Freud's Currency

China is all over Monday’s newspapers. The New York Times and Wall Street Journal lead with articles on the Obama administration’s push at the International Monetary Fund’s annual meetings to pressure Beijing on the overvalued yuan. The Times and the Journal report that America’s pleas have not persuaded Europe and Japan to step up pressure on China over its currency.

The Middle Kingdom is also front-page news at the Washington Post, but not because of its currency. Even as U.S. efforts to push down the renminbi have failed, China is feeling America’s influence in the realm of psychology. The Post reports that “a small army of therapists in the United States” following the psychoanalysis theories of Sigmund Freud (“abandoned” here in America “in favor of antidepressant drugs and newer treatments,” reporter William Wan says) have been able to spread their gospel via Skype in China, where interest in Freud has soared “to new heights.” China’s mental health field is apparently “ripe for growth,” with a recent rash of high-profile incidents—kindergarten stabbings and factory-worker suicides—that has the government and business leaders “searching for solutions.”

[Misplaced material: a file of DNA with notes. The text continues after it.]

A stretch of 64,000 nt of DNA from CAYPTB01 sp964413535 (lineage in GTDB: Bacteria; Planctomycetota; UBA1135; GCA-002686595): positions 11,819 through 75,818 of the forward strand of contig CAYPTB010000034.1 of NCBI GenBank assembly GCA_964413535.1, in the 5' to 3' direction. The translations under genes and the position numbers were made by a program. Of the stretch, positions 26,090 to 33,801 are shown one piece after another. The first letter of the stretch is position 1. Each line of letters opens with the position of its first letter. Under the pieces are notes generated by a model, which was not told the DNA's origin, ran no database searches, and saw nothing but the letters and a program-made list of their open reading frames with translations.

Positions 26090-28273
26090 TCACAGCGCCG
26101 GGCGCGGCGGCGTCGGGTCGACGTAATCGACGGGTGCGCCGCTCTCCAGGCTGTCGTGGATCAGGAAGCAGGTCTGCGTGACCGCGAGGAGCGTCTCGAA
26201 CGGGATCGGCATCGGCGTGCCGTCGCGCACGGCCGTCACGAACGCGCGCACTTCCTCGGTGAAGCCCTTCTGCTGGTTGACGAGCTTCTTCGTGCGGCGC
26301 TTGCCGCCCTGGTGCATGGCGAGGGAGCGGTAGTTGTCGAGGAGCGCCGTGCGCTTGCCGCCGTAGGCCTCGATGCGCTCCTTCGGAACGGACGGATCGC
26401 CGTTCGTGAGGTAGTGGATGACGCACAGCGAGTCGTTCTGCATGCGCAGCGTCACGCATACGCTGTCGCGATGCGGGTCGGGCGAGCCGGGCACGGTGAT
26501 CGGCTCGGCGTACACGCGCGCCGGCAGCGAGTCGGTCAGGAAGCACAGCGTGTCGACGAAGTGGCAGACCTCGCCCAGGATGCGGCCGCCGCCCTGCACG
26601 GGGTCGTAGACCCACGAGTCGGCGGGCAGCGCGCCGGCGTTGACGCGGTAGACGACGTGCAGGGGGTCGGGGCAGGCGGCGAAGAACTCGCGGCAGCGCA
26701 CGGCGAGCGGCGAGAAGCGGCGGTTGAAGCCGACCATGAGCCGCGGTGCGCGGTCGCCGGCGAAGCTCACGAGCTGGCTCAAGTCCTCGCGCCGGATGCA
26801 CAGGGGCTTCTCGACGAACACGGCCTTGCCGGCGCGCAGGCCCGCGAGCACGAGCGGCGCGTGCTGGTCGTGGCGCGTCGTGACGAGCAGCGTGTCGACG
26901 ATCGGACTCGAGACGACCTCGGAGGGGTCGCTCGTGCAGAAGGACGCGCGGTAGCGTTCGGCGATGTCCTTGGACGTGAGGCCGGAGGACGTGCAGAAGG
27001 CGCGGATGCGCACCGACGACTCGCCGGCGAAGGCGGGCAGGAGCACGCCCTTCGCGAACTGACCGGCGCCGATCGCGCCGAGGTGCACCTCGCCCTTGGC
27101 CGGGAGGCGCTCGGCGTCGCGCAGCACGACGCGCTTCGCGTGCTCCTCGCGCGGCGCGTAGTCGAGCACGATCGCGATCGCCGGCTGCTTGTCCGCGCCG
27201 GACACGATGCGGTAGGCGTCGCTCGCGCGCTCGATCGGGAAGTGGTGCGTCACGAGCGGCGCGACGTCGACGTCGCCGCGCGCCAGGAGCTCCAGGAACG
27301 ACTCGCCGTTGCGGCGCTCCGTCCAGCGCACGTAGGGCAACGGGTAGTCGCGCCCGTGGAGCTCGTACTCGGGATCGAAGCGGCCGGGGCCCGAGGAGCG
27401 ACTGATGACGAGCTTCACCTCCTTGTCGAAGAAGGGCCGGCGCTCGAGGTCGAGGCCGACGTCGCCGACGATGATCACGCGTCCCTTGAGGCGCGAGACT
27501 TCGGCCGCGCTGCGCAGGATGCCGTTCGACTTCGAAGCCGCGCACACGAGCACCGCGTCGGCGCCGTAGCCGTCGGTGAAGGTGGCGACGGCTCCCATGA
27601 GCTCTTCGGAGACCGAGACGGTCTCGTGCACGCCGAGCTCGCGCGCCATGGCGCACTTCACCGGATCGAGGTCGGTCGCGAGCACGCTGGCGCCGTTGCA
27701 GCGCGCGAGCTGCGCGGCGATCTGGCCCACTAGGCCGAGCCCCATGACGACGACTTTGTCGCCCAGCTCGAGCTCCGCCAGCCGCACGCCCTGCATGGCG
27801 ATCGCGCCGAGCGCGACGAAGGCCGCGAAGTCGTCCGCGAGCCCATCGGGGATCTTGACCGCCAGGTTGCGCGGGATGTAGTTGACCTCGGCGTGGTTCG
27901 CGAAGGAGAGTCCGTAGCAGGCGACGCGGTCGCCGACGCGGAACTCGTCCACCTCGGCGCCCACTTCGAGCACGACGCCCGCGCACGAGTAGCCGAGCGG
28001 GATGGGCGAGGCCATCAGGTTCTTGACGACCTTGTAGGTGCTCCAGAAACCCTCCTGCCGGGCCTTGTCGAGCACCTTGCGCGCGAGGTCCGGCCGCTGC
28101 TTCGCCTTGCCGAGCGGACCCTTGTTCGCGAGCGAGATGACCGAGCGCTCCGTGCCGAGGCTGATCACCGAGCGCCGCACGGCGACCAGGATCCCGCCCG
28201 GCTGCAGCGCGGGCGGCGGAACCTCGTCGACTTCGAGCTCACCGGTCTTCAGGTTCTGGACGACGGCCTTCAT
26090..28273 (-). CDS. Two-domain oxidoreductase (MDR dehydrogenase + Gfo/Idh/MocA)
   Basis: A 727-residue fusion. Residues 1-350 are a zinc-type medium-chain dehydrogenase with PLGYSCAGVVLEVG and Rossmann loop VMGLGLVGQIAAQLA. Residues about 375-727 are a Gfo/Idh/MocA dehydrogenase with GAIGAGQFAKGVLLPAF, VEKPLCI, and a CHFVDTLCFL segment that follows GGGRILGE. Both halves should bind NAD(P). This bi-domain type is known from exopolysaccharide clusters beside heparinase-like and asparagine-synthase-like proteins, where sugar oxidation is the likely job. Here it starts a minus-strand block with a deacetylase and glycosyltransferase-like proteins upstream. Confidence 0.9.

And each paper has more: Defense Secretary Robert Gates is in Vietnam for the ASEAN defense ministers summit, where he will reportedly seek to improve U.S.-PRC military relations. Oklahoma’s Chesapeake Energy is teaming up with China National Offshore Oil Corporation (CNOOC) to explore natural gas shale in Texas. And jailed Chinese dissident Liu Xiaobo, the latest winner of the Nobel Peace Prize, has been allowed a visit from his wife, Liu Xia—who was then herself detained and put under house arrest.